Beat those winter blues! Four ways to stay active, both body and mind

Winter months mean shorter days and more inclement weather. This can make going outside less appealing and can lead to ‘cabin fever’. It is important to stay active and engaged in order to keep your mind and body healthy.

Here are four things you can do this winter to stay active. Your mind and body will thank you!

Take a class at your local library

Public libraries often host events where people can meet authors and discover local emerging artists. They may also offer classes (for example, language, cooking or computer), workshops and lectures. Having a library card is not just having access to a library collection, it may mean having access to a community hub where you can quench your thirst for knowledge, make social connections, and get the help you need!

Get active in the community

Volunteering promotes a sense of accomplishment, breaks isolation, improves physical and psychological health, and reduces some of the negative stereotypes associated with aging. Consider volunteering within your community to stay healthy, meet new people and share your knowledge.

Let your creativity shine

Many people see retirement as an opportunity to finally get back to their artistic passions. Whether it be wood carving, creative writing, knitting, photography, piano, painting, tango, theatre, the possibilities for creative expression are endless. Research has found that taking part in artistic activities has positive effects on the health and well-being of older adults, including their memory, level of creativity, ability to solve problems, ability to carry out daily activities, and reaction time.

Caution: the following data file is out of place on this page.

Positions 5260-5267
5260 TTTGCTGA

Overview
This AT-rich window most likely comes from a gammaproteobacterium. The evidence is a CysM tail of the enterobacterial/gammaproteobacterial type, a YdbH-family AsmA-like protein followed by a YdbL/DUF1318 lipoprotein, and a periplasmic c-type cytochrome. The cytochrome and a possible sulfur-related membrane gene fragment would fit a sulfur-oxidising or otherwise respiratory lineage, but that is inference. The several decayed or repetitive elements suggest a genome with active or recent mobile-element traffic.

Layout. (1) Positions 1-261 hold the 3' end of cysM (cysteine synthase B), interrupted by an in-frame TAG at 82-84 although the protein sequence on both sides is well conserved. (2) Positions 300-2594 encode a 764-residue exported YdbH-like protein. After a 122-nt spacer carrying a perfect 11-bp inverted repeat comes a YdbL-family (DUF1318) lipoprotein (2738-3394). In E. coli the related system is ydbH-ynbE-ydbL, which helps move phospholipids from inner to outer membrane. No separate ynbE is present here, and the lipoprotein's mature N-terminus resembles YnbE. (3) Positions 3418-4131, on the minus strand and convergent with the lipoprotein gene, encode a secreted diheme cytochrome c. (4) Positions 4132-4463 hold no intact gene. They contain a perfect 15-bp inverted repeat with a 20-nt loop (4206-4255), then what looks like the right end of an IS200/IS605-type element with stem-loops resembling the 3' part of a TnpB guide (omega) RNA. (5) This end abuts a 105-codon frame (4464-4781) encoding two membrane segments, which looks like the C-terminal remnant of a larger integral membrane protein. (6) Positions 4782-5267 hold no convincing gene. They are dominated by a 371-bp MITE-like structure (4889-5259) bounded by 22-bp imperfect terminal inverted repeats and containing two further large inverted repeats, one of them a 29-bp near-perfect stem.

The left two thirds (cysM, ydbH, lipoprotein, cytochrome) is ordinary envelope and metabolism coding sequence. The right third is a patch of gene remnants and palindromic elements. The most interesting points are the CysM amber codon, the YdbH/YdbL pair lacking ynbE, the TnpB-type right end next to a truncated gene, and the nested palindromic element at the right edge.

Get moving

During the winter months, snow and slush may make outdoor conditions unsafe. Visit the pool or walking track at your local ‘Y’ or sports/recreation centre and you’re bound to see adults of all ages stretching, running, lunging, weight training, and swimming! Aquatic exercise – including swimming, water-based resistance training or water aerobics – is popular among people who want a low impact workout. For older adults it can be a great option to stay active while having fun. If you prefer to stay out of the pool, walking provides many health benefits. Consider listening to music while you walk to improve walking speed, stride length, and walk rhythm. 

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DISCLAIMER: Many of our Blog Posts were written before the COVID-19 pandemic and thus do not necessarily reflect the latest public health recommendations. While the content of these blogs identify activities that support optimal aging, it is important to defer to the most current public health recommendations such as social distancing and frequent hand washing. Some of the activities suggested within these blogs may need to be modified or avoided altogether to comply with current social distancing recommendations. To view the latest updates from the Public Health Agency of Canada, please visit their website

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